Taiwan study confirms anti-HIV drugs reduce chance of passing on the virus
August 11 2004 12:00 AM ET
A new study by researchers in Taiwan confirms what many scientists have longed believed--treating HIV patients with antiretroviral drugs helps lower the chances that they'll pass along the virus to their sex partners, BBC News reports. The researchers report that since Taiwan began providing free antiretroviral medications to all of the nation's HIV patients, the annual HIV infection rate has been cut in half while syphilis and gonorrhea rates have remained constant. This, the researchers say, shows that the drugs--not behavioral changes--are reducing HIV transmissions in the country.
According to the researchers, antiretroviral drugs suppress HIV viral levels in semen and vaginal fluid, making it much more difficult to pass on the virus through unprotected sex. They also say that in light of Taiwan's experiences, antiretroviral drugs should be provided to all HIV-positive people in developing countries as soon as possible to slash transmission rates of the virus. "This study shows that in a country with a relatively small epidemic, introducing early treatment for all who need it could curb the spread of HIV," Keith Alcorn, senior editor of NAM, a United Kingdom-based HIV information service, told BBC News. "It remains to be seen if it will have the same effect in countries like South Africa, where one in five are infected and treatment will begin quite late in the course of the disease."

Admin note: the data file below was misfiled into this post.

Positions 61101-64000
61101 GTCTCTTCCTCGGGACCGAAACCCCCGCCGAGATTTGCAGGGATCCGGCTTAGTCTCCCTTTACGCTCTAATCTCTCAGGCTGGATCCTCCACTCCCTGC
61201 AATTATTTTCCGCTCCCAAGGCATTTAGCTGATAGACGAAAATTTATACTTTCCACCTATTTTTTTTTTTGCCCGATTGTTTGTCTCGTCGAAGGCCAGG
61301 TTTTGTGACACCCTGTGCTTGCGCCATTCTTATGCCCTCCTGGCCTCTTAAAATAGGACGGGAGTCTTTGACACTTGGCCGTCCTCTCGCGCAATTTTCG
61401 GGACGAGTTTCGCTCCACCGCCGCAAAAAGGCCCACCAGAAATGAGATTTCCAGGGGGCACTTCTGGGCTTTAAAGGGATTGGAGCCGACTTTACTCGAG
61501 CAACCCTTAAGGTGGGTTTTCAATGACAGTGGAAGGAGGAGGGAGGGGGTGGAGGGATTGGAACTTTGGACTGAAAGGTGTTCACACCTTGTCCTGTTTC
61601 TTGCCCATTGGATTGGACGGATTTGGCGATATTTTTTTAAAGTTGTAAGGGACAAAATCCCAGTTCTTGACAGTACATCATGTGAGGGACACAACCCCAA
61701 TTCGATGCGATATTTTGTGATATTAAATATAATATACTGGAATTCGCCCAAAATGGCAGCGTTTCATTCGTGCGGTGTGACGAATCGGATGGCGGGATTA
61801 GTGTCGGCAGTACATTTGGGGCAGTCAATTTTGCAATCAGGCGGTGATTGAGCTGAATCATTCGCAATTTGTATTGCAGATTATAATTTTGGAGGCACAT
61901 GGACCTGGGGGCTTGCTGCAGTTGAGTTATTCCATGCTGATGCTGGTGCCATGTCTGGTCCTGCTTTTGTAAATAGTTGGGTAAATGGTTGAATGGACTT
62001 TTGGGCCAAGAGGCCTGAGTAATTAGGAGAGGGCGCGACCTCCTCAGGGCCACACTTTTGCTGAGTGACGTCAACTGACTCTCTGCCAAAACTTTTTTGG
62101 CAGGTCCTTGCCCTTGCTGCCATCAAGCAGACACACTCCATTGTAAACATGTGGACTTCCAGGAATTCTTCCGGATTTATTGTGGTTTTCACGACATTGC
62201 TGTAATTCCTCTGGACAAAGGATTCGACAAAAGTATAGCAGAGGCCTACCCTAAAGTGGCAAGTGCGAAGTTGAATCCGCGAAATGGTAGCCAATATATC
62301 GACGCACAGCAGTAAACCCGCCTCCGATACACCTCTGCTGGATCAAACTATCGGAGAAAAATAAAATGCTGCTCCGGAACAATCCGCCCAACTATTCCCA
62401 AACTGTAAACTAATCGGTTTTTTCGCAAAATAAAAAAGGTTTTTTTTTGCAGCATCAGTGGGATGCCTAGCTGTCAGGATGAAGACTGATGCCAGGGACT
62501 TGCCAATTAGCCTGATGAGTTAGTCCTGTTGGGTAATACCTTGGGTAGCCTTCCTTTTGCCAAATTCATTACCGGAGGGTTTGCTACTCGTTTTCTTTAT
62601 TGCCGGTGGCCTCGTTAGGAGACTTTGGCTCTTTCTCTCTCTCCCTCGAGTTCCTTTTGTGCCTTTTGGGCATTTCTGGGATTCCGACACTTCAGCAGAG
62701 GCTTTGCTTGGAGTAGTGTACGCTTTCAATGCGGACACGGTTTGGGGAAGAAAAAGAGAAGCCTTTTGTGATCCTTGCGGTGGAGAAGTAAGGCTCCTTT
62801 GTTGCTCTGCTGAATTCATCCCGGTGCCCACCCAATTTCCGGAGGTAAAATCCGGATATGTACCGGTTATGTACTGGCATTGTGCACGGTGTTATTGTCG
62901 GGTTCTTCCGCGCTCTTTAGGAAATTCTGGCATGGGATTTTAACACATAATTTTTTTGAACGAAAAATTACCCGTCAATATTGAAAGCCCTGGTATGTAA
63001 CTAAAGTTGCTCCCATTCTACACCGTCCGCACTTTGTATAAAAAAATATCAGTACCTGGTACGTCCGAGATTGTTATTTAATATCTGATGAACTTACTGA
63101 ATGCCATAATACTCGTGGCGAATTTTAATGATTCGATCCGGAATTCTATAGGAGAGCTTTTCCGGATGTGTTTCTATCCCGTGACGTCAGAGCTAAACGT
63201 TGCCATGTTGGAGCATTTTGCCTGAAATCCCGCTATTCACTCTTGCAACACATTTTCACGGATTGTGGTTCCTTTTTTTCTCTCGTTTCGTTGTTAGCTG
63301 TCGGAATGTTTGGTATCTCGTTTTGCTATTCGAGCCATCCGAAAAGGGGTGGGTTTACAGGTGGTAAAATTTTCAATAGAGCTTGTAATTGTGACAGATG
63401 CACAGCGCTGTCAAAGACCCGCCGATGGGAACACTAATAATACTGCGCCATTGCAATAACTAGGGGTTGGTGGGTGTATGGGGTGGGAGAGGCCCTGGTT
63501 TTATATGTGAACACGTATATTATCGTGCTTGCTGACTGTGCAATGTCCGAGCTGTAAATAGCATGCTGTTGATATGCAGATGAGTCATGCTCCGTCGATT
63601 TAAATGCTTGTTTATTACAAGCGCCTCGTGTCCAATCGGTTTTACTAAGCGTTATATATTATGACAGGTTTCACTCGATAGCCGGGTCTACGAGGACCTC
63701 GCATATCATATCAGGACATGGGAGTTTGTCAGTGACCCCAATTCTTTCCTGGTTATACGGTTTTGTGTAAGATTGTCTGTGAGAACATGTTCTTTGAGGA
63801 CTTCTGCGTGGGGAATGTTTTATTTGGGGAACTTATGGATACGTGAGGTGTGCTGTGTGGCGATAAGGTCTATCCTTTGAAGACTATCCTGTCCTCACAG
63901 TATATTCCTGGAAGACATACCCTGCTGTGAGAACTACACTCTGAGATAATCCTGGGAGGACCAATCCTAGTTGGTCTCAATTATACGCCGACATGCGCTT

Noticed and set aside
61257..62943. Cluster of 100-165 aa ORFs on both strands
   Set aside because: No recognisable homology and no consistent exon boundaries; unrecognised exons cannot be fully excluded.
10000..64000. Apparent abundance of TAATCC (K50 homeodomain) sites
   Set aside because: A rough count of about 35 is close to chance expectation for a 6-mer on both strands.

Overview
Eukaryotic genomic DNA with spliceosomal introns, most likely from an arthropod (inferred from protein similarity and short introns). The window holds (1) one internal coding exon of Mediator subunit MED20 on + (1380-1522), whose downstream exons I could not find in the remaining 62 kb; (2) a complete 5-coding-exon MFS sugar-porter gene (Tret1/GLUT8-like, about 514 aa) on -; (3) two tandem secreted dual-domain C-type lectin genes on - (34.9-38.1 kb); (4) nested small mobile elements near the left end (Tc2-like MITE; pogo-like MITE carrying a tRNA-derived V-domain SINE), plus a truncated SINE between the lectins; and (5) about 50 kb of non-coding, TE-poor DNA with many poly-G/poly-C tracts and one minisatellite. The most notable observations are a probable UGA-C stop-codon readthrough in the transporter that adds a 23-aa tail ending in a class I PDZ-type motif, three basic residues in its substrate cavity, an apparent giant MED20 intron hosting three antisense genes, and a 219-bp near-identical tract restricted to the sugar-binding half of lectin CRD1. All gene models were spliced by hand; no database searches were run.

The full study, titled "Decreased HIV Transmission After a Policy of Providing Free Access to Highly Active Antiretroviral Therapy in Taiwan," appears in the September 1 Journal of Infectious Diseases.